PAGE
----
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Refurbishing Crittall windows

Discussion in 'Windows and Doors' started by dogfonos, 8 Jul 2020.

  1. dogfonos

    dogfonos

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    Location:
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    Would appreciate guidance on a DIY job that's new to me...

    I'm refurbishing a couple of Crittall windows installed in an outbuilding in the late 1950's. The putty holding the single glass pane into the galvanised steel frame has cracked in many places leaving lots of fine cracks - although the putty (and the glass panes) is/are secure. There are however, three or four gaps where sections of putty (~1 to 3 cm sections) have fallen out.

    I'd rather not scrape out and replace all the old putty, which is rock solid, as I might (probably will) break the glass, so, two questions: first, can I use some sort of filler/sealant to fill in the fine cracks within the putty and secondly, are there modern alternatives to linseed-based putty to fill in the missing sections or is linseed-based putty still my best bet for these larger gaps?

    The putty and repairs will be repainted.

    Thanks in anticipation.
     
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  3. AlecJames

    AlecJames

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    I've replaced missing putty with new putty, you have to give it a while before you paint it. After its painted I can't tell where I did it. I'm so slow it doesn't matter if I have to wait weeks before painting it :) (I just leave it and do it when its firm enough)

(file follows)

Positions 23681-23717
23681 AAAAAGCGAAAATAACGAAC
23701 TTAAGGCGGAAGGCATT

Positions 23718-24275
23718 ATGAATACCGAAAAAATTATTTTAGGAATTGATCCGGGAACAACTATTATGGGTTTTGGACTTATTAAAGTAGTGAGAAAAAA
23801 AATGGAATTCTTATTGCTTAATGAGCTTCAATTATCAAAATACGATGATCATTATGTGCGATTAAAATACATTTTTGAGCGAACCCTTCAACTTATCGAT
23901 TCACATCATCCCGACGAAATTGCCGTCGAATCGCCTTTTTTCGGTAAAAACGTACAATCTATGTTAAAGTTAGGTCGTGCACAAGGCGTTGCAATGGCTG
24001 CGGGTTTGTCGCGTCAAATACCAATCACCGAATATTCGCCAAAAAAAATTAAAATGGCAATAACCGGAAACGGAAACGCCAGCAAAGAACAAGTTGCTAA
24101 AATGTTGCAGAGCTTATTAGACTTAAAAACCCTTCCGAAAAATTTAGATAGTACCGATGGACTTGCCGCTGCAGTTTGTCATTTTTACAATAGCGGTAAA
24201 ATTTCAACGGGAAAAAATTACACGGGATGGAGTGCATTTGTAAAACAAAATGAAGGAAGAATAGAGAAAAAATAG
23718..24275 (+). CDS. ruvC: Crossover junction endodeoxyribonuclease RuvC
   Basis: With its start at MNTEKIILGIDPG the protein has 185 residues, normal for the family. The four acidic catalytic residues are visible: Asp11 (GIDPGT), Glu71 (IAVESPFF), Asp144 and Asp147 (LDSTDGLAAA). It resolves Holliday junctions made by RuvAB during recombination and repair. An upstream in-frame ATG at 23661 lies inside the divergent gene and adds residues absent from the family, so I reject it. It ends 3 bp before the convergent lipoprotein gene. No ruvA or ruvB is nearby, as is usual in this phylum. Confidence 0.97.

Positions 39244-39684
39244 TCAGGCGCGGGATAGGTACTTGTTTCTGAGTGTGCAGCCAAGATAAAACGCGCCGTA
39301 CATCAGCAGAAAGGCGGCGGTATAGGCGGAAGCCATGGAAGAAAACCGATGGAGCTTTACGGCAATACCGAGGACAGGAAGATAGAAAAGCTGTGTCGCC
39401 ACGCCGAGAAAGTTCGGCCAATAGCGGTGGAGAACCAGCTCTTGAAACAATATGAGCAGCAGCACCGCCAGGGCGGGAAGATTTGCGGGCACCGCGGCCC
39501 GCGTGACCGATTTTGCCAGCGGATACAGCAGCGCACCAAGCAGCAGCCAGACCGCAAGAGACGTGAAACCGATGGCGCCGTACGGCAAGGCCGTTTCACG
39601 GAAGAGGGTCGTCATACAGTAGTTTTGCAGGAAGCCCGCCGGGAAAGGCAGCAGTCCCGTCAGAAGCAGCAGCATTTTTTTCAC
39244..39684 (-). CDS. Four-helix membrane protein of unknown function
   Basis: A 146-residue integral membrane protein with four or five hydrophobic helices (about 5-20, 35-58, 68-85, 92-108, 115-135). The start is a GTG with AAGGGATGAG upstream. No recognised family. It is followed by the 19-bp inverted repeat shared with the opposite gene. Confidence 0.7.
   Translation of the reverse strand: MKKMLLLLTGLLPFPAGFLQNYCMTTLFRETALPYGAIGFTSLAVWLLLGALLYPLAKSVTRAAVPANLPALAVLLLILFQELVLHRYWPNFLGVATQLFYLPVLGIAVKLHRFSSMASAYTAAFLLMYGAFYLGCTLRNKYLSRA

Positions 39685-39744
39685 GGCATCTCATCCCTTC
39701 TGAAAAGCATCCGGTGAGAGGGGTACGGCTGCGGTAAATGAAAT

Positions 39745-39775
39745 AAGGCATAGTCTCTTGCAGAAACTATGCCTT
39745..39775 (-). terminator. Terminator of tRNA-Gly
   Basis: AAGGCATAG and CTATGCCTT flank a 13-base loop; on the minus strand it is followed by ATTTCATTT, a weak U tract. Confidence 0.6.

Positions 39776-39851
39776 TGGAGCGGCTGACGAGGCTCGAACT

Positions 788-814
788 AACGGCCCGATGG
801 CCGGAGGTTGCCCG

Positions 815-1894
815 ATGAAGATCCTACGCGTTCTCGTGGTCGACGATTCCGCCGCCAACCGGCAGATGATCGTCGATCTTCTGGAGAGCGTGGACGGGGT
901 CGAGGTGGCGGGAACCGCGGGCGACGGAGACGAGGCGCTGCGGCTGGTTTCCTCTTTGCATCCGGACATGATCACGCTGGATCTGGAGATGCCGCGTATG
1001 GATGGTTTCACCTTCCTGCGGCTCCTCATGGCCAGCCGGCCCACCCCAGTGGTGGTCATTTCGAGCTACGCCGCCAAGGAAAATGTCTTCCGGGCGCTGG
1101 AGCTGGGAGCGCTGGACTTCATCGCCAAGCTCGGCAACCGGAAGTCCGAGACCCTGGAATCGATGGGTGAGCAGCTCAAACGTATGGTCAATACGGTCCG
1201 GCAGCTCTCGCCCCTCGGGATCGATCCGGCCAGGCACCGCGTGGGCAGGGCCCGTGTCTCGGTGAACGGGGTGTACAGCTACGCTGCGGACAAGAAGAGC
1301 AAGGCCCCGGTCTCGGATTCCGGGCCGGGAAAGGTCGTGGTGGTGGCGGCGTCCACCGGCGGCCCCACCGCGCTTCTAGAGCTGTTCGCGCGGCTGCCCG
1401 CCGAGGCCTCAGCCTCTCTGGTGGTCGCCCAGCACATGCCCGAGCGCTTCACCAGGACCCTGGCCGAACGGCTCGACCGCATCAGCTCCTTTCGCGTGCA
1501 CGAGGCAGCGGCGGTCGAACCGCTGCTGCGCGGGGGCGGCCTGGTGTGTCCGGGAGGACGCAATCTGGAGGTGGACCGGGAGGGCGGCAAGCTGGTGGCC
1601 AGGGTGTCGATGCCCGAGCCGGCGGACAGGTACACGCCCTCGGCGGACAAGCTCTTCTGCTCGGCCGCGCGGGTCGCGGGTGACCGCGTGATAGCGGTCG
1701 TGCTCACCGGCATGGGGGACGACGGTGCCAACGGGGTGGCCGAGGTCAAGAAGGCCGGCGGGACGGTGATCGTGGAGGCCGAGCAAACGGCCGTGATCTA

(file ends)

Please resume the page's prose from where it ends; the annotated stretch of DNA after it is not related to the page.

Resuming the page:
There are modern glazing sealants (in a cartridge gun), I used to use a "proper" glass one but now I would use any paintable sealant. Fine cracks I would use caulk.

    I've got wood frame windows - I've never noticed the putty or sealant repair failing; after 5-10 years the window needs repainting and that's what I notice first. I took 6 panes of 18" x 18" glass out of the garage window by chipping out the putty, replaced the frames and put them back. There was a lot of luck involved but it can be done :)
     
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  4. dogfonos

    dogfonos

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    Me too. No rush...

    ...although it's taking me much longer than I thought to strip off sixty years of paint from the metal frames so, whilst I would like to do a thorough job, I don't want to go to unnecessary lengths, i.e. removing all the old putty when the remaining putty is secure.

    I like the caulk suggestion. Around £2 for a tube of external caulk which will be all I need. Thanks.
     
  5. DIYnot Local

    DIYnot Local

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